When it comes to how the movie portrays race, it is in other ways progressive–and in others, not (that’s also the case with the 1959 version). The tragic relationship between Delilah and her daughter is utterly heartbreaking and kicks up issues rarely dealt with in film even today. There’s a stark moment where Bea and Delilah go off to their respective bedrooms–and Bea climbs up the stairs at the same time Delilah goes down the stairs to a sublevel of the house. That visual pretty much sums up the differences in the lives of the two women, even though they live under the same roof.
But there are some cringe-worthy moments, too–such as Delilah refusing a substantial stake in the pancake business, claiming all she wants is to go on taking care of Bea. Bea decides to save the money for her. It’s a very patronizing moment and has been criticized from the time of the film’s release as offensive. Worse is when little Peola is upset that Jessie (Bea’s daughter) calls her “Black.” Bea berates her child for doing such a terrible thing, rather than saying there’s nothing wrong with being Black.
Delilah also spends an inordinate amount of time thinking about Bea’s lack of a love life, but never her own. She wishes for time off her feet, yet is shown regularly giving Bea foot massages. Even in a story trying to speak honestly about racism, the “happy Black domestic who aspires to nothing more than serving and worrying about white people” stereotype prevails.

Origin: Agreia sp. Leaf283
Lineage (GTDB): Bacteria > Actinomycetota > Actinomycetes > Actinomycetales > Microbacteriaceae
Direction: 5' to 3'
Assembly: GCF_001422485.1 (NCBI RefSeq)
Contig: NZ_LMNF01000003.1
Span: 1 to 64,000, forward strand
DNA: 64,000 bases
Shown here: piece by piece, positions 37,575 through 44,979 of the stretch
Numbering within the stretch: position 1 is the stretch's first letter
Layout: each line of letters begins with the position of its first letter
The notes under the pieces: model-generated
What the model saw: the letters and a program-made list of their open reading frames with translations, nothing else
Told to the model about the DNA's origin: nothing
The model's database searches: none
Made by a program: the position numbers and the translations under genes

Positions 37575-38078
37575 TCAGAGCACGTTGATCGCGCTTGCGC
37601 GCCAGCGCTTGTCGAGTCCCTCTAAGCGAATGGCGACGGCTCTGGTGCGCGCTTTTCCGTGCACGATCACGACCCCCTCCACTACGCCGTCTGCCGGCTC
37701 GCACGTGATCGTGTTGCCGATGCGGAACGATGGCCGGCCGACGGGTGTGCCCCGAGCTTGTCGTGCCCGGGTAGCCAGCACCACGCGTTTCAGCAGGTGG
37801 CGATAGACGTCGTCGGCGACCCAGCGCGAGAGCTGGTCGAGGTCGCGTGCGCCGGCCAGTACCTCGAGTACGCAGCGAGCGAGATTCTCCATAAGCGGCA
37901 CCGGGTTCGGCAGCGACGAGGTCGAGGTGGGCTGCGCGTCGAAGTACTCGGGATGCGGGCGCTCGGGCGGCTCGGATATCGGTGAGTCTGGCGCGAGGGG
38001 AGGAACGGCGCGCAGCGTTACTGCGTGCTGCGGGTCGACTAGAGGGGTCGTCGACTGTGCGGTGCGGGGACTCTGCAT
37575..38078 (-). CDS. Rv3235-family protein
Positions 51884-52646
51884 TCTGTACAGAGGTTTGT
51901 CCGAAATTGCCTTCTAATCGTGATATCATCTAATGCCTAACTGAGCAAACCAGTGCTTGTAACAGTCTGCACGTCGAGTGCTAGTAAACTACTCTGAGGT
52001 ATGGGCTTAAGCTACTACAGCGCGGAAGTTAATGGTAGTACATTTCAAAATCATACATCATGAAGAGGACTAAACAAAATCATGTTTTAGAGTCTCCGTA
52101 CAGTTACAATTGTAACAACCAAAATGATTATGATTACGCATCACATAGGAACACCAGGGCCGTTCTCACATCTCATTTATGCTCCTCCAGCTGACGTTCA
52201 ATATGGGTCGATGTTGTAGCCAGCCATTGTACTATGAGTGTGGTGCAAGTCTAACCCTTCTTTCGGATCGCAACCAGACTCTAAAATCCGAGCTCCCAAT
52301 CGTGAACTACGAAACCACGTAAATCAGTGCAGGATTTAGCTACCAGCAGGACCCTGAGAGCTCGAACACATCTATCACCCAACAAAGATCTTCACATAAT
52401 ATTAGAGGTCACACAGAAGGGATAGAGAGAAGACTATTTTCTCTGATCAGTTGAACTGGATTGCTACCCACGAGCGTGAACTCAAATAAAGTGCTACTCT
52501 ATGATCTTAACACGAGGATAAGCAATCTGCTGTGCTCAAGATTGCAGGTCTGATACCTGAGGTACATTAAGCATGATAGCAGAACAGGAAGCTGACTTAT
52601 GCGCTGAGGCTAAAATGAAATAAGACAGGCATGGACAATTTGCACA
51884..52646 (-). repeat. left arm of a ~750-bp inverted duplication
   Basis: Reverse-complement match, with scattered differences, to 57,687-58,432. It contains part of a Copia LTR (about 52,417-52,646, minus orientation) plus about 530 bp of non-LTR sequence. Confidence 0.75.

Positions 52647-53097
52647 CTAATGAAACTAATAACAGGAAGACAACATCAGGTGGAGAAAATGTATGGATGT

Still, there’s no denying the power of scenes such as when Delilah unwittingly outs her daughter as Black at her school, or the famous funeral scene when Delilah finally receives respect and love from a daughter who tried to deny her all her life.
There are other times when Delilah seems far from naïve or stupid–she does, after all, manage to talk her way into a job with Bea, even though Bea has almost no money at the time. Bea later uses similar tactics to secure credit for their business.
Colbert and William are superb, of course, (they have WAY more onscreen chemistry than Turner and John Gavin in the 1959 version) and there’s a suggestion their romance still has a chance, even after Bea’s daughter Jessie (Rochelle Hudson) falls for Steve–again emphasizing that a successful woman is not being punished for her success.
But the movie really belongs to Beavers and Washington. Even though Peola was for many years a reviled character in the Black community (“Peola” was even used as an epithet for Black women who passed for white), I feel Washington found ways to make Peola more empathetic than Kohner’s Sarah Jane.
Fredi Washington’s life was almost the opposite of the character of Peola–she was very proud of her race and never tried to pass for white. Washington was considered too light-skinned for domestic roles and movies with all-Black casts, and directors were afraid to cast her in romantic roles. After Imitation of Life she only did two more movie roles. She tried to launch a radio career, but even that had limited opportunities for Black actors. She later became a writer, casting consultant, and civil rights activist.
Louise Beavers had a long career playing roles Hollywood deemed appropriate for Black actresses (in other words, almost always a domestic servant). She became the first Black actress to have a leading role on a television series (Beulah)–playing, again, a maid.
I’m so glad my co-worker insisted I see this version. It was fascinating to compare the two, and to discover how in some ways it was actually more ahead of its time than the later version.